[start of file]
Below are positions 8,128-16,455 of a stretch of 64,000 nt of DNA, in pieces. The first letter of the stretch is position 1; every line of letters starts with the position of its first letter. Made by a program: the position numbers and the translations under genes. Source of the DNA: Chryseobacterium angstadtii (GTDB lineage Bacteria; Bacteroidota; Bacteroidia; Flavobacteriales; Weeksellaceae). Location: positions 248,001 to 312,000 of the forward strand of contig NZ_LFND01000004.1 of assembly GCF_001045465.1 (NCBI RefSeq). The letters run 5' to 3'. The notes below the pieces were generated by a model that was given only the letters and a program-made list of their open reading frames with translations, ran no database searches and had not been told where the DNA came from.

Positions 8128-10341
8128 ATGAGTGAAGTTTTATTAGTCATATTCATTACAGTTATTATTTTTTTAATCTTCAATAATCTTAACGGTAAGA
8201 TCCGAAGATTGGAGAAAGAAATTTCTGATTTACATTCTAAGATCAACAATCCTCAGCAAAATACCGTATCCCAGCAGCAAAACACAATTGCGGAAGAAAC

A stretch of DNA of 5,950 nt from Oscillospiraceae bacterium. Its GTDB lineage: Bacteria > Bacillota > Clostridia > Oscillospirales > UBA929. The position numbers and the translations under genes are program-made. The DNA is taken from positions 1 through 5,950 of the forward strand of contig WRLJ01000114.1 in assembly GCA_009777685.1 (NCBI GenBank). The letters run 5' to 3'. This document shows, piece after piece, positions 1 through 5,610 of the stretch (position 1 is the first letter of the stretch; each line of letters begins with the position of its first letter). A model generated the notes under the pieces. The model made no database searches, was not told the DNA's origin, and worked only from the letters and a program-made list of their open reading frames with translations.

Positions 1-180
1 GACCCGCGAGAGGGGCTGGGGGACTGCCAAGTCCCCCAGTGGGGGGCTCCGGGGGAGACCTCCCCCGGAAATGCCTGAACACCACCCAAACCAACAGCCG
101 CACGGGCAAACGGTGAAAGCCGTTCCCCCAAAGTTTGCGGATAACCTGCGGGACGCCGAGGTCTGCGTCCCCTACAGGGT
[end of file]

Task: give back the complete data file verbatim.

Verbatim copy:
Below are positions 8,128-16,455 of a stretch of 64,000 nt of DNA, in pieces. The first letter of the stretch is position 1; every line of letters starts with the position of its first letter. Made by a program: the position numbers and the translations under genes. Source of the DNA: Chryseobacterium angstadtii (GTDB lineage Bacteria; Bacteroidota; Bacteroidia; Flavobacteriales; Weeksellaceae). Location: positions 248,001 to 312,000 of the forward strand of contig NZ_LFND01000004.1 of assembly GCF_001045465.1 (NCBI RefSeq). The letters run 5' to 3'. The notes below the pieces were generated by a model that was given only the letters and a program-made list of their open reading frames with translations, ran no database searches and had not been told where the DNA came from.

Positions 8128-10341
8128 ATGAGTGAAGTTTTATTAGTCATATTCATTACAGTTATTATTTTTTTAATCTTCAATAATCTTAACGGTAAGA
8201 TCCGAAGATTGGAGAAAGAAATTTCTGATTTACATTCTAAGATCAACAATCCTCAGCAAAATACCGTATCCCAGCAGCAAAACACAATTGCGGAAGAAAC

A stretch of DNA of 5,950 nt from Oscillospiraceae bacterium. Its GTDB lineage: Bacteria > Bacillota > Clostridia > Oscillospirales > UBA929. The position numbers and the translations under genes are program-made. The DNA is taken from positions 1 through 5,950 of the forward strand of contig WRLJ01000114.1 in assembly GCA_009777685.1 (NCBI GenBank). The letters run 5' to 3'. This document shows, piece after piece, positions 1 through 5,610 of the stretch (position 1 is the first letter of the stretch; each line of letters begins with the position of its first letter). A model generated the notes under the pieces. The model made no database searches, was not told the DNA's origin, and worked only from the letters and a program-made list of their open reading frames with translations.

Positions 1-180
1 GACCCGCGAGAGGGGCTGGGGGACTGCCAAGTCCCCCAGTGGGGGGCTCCGGGGGAGACCTCCCCCGGAAATGCCTGAACACCACCCAAACCAACAGCCG
101 CACGGGCAAACGGTGAAAGCCGTTCCCCCAAAGTTTGCGGATAACCTGCGGGACGCCGAGGTCTGCGTCCCCTACAGGGT